As I mentioned last night, there are some real questions worth asking about the political views of Rachel Mitchell, the Arizona prosecutor chosen by Judiciary Committee Republicans to do their questioning of Brett Kavanaugh and Christine Blasey Ford. But judged entirely on its own, this is a truly bizarre decision, quite apart from all the obvious optics about hiring an outside person to avoid having the Committee Republican men question an alleged victim of sexual assault.
Mitchell is a prosecutor who specializes in child sexual abuse cases. Those cases require all sorts of specific knowledge and experience. That experience is at best ill-suited to this assignment. Blasey Ford is a fifty-something college professor. And in any case, this isn’t a trial.
One of interviews I read of Mitchell’s had her discussing how you test memory for child victims to secure them in time in such a way to be viable at trial. That practice actually generated a lot of controversy in this case which you can read about here, though it certainly makes sense in general for someone who has to bring criminal cases and secure convictions. But again, this isn’t prepping a witness to see how her account would hold up in a criminal prosecution. This is an adult who says something happened to her when she was 15 years old.
Other than finding a woman to handle the questioning, it’s not completely clear to me what the Majority thinks they’re doing here. Most plausibly it is simply an attempt to create a narrow evidentiary focus and use standards that may make sense for a criminal trial.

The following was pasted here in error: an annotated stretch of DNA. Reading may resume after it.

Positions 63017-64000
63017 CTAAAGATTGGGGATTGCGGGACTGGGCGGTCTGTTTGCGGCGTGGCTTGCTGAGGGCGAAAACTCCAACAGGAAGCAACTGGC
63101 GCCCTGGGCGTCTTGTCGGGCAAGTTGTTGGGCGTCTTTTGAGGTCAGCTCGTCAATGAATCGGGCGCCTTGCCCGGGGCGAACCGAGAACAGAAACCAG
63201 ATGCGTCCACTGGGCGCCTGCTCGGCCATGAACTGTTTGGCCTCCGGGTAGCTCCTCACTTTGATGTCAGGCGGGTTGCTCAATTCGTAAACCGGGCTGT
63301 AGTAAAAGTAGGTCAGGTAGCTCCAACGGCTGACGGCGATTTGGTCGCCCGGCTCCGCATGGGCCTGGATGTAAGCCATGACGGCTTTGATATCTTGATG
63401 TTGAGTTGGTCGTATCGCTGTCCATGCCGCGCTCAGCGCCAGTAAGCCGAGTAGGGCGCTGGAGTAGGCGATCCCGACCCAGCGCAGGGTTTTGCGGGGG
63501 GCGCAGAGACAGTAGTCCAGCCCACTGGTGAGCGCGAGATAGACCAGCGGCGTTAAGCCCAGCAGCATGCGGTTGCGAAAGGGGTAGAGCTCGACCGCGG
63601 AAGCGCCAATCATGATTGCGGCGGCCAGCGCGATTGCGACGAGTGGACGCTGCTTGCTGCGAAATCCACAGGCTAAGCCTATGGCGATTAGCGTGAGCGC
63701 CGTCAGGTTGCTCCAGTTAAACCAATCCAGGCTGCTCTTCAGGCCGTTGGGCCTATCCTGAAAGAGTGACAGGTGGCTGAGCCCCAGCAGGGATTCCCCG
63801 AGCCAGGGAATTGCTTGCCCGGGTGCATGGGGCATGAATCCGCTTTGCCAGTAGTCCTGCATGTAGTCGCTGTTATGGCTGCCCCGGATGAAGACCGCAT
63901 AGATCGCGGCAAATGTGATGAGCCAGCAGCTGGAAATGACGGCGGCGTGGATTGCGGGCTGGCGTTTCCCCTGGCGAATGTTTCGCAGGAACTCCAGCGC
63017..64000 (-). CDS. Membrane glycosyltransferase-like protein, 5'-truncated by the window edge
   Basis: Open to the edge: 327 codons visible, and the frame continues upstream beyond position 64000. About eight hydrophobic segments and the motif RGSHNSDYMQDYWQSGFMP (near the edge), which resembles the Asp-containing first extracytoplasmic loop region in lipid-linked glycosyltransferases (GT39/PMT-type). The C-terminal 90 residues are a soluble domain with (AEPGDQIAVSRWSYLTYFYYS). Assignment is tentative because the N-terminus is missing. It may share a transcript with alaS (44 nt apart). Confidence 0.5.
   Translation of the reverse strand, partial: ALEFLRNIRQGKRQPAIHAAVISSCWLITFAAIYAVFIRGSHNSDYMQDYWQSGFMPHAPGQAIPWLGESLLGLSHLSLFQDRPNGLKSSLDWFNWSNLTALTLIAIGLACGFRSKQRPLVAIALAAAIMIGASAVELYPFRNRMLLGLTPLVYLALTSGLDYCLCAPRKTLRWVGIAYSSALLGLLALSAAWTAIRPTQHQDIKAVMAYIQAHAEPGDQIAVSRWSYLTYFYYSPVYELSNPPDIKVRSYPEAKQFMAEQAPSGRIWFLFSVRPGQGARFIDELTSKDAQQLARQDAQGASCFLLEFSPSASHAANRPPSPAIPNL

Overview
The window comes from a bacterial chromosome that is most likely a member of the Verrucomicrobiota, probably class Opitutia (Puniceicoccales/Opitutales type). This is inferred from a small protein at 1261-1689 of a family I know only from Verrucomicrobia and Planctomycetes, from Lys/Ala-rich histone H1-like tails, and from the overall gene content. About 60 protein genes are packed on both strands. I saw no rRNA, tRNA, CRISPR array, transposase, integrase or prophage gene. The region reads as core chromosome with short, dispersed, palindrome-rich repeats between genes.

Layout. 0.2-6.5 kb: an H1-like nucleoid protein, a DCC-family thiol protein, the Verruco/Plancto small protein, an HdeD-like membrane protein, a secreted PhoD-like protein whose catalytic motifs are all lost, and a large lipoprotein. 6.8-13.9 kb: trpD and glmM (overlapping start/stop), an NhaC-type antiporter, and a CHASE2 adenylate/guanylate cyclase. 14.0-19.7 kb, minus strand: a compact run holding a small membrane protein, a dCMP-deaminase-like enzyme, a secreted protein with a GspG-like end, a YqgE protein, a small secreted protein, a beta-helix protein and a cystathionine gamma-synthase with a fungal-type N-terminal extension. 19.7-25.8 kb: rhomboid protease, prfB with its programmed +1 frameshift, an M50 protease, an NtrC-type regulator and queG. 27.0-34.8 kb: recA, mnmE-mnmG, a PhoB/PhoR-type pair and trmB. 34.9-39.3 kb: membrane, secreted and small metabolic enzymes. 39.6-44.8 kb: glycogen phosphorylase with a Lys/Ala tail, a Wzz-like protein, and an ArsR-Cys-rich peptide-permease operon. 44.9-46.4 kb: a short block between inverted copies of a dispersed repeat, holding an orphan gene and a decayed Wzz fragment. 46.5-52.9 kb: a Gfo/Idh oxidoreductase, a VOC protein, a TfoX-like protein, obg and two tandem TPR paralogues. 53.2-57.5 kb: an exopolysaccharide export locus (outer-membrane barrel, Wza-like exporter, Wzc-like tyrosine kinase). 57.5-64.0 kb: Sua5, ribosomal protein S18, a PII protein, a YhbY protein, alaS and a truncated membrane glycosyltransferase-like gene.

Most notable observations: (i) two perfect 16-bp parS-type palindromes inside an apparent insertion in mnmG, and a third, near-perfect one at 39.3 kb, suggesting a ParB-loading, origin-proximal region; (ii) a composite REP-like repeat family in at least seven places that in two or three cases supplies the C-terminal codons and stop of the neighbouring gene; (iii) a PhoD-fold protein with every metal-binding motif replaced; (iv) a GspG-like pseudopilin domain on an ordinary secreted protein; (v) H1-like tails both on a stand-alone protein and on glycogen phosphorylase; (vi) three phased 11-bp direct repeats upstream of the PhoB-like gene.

Here’s a passage in a local alt-weekly (Phoenix New Times) article about that earlier case. Notably, it involves a case of an adult recalling incidents from his childhood.
Specific memories and timing — “time anchors” — are important in proving old sex crimes, Rachel Mitchell, sex crimes bureau chief for the Maricopa County Attorney’s Office, tells New Times, because the age of the victim at the time of abuse can vastly alter sentencing guidelines.
“It’s not uncommon for victims, especially teenage male victims, to tell you, ‘I was this age when it happened,'” she says. “Then, when you get ‘time anchors’ from them, you find out they were actually older. It’s a normal thing to do where you have a coping mechanism [in which] they imagine that they were younger, because, ‘If I were older I wouldn’t have let it happen.’ I think that’s probably a little bit of what you’ve got going on here.”
Kevin, however, maintains that the abuse began when he was as young as 6 and went on throughout his teenage years. He estimates that Nelson sexually abused him on at least 30 occasions.
“This happened for 10 years — 10 whole years! — and [prosecutors] keep saying, ‘It only happened once when he was 14.’ This is so untrue,” Kevin’s wife says. “The county attorneys would not listen to us.”
The Majority has approached this whole question with what I think we can only call maximal bad faith. So I really don’t know what their angle is or why they picked Mitchell. But even as bizarre and, I would argue, inappropriate a choice as this is, I’m not sure it will come off well. Blasey Ford isn’t a child and she’s not an unsophisticated person. She’s a respected psychology professor. It’s a weird choice and I’m not sure it will work to the Majority’s benefit.